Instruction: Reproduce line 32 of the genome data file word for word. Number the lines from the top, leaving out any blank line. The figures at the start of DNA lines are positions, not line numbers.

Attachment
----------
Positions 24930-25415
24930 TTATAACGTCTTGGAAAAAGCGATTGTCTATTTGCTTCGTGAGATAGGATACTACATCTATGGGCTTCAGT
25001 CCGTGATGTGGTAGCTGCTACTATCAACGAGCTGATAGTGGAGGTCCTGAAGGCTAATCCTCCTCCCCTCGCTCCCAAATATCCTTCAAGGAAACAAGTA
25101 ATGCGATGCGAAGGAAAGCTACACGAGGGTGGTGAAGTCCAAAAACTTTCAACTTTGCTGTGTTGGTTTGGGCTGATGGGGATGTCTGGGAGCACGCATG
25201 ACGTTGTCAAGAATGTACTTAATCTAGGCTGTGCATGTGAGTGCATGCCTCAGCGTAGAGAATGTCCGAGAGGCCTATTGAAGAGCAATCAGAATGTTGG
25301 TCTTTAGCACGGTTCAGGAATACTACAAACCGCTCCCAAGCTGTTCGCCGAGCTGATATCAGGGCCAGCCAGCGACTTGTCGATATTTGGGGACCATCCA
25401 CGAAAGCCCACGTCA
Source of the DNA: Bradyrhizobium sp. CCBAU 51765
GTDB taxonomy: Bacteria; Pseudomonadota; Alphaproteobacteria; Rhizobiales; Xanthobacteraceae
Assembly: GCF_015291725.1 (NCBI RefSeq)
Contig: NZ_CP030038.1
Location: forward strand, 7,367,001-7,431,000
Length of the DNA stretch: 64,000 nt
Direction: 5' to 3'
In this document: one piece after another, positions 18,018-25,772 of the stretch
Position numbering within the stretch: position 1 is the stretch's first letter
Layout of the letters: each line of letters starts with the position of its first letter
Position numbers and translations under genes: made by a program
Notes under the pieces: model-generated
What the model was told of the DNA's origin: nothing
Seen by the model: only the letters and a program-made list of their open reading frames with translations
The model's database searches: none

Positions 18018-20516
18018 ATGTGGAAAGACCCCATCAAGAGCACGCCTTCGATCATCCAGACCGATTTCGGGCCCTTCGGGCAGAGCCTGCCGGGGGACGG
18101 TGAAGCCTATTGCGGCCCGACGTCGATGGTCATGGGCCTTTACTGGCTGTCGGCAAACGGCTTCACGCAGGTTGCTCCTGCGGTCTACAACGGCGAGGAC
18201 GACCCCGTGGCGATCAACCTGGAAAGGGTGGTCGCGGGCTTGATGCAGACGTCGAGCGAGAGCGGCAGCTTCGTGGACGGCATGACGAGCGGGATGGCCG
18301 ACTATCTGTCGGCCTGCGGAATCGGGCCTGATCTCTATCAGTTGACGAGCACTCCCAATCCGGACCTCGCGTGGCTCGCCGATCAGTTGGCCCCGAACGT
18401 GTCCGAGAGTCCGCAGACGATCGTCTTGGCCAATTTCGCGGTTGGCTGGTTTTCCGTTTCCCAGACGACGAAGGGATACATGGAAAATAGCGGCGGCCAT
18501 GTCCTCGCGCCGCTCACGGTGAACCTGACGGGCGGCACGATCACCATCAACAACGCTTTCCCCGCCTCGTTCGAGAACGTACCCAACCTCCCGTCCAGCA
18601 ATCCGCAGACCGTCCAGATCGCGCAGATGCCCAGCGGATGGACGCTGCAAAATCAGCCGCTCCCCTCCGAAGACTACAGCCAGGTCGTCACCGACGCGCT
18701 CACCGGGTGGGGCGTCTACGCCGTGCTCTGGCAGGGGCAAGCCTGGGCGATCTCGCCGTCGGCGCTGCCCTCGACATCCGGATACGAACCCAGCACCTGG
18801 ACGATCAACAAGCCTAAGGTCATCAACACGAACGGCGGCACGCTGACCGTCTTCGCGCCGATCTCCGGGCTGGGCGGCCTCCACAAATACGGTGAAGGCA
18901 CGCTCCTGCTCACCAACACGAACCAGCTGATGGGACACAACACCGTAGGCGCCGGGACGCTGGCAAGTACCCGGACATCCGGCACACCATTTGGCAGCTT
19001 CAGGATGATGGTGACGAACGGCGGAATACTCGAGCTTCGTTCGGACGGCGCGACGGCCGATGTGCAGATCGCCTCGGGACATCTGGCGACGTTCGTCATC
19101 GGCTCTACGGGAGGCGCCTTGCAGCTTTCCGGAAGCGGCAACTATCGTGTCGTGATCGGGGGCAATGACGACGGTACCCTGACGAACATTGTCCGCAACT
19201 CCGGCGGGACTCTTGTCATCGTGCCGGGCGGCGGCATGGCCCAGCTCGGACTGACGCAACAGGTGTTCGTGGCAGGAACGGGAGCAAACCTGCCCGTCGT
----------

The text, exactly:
18801 ACGATCAACAAGCCTAAGGTCATCAACACGAACGGCGGCACGCTGACCGTCTTCGCGCCGATCTCCGGGCTGGGCGGCCTCCACAAATACGGTGAAGGCA